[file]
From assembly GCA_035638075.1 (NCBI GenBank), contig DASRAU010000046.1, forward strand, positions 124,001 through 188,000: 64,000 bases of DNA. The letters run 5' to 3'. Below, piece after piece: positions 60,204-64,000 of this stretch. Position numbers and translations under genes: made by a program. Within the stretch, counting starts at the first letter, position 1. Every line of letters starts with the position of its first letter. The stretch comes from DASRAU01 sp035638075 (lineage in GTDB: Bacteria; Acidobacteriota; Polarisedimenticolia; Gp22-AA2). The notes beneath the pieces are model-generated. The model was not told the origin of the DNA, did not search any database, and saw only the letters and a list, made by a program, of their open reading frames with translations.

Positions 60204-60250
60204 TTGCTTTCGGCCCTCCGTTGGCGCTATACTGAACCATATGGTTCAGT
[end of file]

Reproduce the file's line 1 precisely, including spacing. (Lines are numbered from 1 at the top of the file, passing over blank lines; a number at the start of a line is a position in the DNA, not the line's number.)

From assembly GCA_035638075.1 (NCBI GenBank), contig DASRAU010000046.1, forward strand, positions 124,001 through 188,000: 64,000 bases of DNA. The letters run 5' to 3'. Below, piece after piece: positions 60,204-64,000 of this stretch. Position numbers and translations under genes: made by a program. Within the stretch, counting starts at the first letter, position 1. Every line of letters starts with the position of its first letter. The stretch comes from DASRAU01 sp035638075 (lineage in GTDB: Bacteria; Acidobacteriota; Polarisedimenticolia; Gp22-AA2). The notes beneath the pieces are model-generated. The model was not told the origin of the DNA, did not search any database, and saw only the letters and a list, made by a program, of their open reading frames with translations.